Recently, I had a chance meeting with a friend on campus, and the brief conversation led her to comment on my budding growth of facial hair. When I mentioned that I was partaking in the (in)famous occasion of No-Shave November, she immediately gave a huff of dismissal — something I understand. Up until this year, I had never given it much thought, considering it to be a superficial display of masculine body chemistry: “Look what I can do!”
But on the morning of Nov. 1, I took a look at my two-day remnants and thought – hey, that’s not too shabby. Admittedly, I’ve always wanted to try a beard — full, but cleanly cropped. I suppose that’s my love of folk culture talking. My current experiment with a circle beard (encompassing the mouth and chin — think Kurt Cobain) was very-well received. Had the time finally come when more would be better? I put down my razor.
The episode with my friend was the first time someone had actually commented on sparse pencil lead dotting my cheek, and it got me to wonder how I could defend such a lackluster attempt.
The ability to grow facial hair is a rite of passage for men. To speak to biology, teenage boys glance into the mirror for years wondering when they’ll be able to sport the visual symbol of testosterone. Linguistically, we only have to look to the word itself — beard “growth” — to understand its desired effects.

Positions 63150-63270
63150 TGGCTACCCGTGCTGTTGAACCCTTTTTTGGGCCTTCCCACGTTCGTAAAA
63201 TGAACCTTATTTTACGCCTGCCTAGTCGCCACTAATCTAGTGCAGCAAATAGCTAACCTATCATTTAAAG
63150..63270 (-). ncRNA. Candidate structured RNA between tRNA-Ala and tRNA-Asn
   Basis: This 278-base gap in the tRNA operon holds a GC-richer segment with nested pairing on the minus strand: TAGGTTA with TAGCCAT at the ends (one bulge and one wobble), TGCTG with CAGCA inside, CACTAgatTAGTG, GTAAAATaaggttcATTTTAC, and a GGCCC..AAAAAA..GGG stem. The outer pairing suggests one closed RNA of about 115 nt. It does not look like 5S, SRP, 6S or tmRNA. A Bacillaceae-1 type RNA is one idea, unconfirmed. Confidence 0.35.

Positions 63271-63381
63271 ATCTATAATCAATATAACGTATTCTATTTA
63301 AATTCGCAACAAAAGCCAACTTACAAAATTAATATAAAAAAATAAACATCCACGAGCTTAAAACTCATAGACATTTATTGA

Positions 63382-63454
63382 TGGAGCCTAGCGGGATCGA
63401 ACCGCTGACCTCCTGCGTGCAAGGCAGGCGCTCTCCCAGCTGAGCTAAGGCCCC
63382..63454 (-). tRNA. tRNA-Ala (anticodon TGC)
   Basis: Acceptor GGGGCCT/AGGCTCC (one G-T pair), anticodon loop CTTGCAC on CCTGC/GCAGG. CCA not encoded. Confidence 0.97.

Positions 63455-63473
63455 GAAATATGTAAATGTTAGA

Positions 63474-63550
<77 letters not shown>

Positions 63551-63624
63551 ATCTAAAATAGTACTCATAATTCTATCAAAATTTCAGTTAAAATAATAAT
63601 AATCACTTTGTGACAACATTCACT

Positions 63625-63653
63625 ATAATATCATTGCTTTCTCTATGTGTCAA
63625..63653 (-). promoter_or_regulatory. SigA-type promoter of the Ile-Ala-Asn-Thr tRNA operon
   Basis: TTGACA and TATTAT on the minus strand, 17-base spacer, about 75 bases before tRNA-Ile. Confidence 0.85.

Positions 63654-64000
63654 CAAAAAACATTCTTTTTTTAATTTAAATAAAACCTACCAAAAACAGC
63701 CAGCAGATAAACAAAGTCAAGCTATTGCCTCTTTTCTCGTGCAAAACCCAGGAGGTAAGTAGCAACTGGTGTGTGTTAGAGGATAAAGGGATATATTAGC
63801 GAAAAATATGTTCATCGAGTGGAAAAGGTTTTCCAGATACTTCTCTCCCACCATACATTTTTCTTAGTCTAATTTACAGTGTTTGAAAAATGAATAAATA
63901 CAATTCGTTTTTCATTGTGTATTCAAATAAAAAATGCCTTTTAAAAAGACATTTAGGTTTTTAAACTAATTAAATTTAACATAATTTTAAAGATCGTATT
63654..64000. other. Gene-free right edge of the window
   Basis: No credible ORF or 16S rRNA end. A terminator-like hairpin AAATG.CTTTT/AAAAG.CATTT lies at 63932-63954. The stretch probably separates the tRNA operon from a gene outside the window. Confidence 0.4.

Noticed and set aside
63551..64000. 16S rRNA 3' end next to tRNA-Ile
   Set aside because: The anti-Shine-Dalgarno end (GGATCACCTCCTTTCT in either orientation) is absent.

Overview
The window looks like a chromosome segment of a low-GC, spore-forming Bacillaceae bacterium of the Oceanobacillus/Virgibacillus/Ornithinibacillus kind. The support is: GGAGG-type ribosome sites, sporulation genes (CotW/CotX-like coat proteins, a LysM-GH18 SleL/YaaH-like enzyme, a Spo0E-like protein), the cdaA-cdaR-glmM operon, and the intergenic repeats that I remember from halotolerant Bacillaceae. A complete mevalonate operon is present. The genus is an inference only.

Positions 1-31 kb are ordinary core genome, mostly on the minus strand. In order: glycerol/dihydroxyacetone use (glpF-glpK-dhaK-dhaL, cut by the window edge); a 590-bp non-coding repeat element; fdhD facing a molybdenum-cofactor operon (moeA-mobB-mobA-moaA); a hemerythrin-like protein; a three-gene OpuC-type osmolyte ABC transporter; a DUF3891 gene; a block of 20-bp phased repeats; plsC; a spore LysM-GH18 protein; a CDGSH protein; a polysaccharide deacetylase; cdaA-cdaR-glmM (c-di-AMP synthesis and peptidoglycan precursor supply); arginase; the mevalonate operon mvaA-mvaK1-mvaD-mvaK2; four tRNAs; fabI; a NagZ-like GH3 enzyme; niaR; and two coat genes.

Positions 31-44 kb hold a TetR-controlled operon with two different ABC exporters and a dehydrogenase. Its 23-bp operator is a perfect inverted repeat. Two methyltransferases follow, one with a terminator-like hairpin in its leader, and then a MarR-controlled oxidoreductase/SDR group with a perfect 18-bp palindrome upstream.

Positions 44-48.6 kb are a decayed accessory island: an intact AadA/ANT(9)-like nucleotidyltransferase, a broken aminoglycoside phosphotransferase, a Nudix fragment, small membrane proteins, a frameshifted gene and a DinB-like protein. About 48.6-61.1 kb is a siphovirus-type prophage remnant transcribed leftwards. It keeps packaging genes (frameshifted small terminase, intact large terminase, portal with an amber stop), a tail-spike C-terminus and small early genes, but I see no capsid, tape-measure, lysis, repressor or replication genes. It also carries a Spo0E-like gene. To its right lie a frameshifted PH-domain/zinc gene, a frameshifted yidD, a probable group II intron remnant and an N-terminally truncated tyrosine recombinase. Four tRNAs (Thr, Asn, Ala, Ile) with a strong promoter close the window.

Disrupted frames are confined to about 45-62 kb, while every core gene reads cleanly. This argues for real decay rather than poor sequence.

In the social arena, the ever-prevalent media commonly correlates beards with manhood — think of all the masculine symbols in film (Aragorn, Tony Stark, the majority of male characters in “Game of Thrones” and “The Walking Dead”). Products aimed at exactly this idea — Just for Men beard dye comes to mind — also reinforce the idea while we watch targeted ads airing during football games. To be sure, not all symbols of masculinity carry facial hair, but the connection is undoubtedly there.
It is through this line of thinking (speaking nothing of the morality of them) that many college-age males seek to grow facial hair. The danger in everything, of course, is to risk and fail. The existence of No-Shave November trivializes the inherent uncertainty of testing out physical development. In any other month of the year, a guy might be put into the (admittedly rare) position to say “Oh, I’m trying to grow a beard out” — read: “I’m measuring my physical development.”
In November, we are allowed to put forth the simple excuse of arbitrarily not shaving. Our insecurities are protected by a veneer of masculinity. Silly? Yes. But effective. I’d rather my friend have dismissed me as temporarily machismo than in doubt. That’s what masculinity is, right?
UC Davis third-year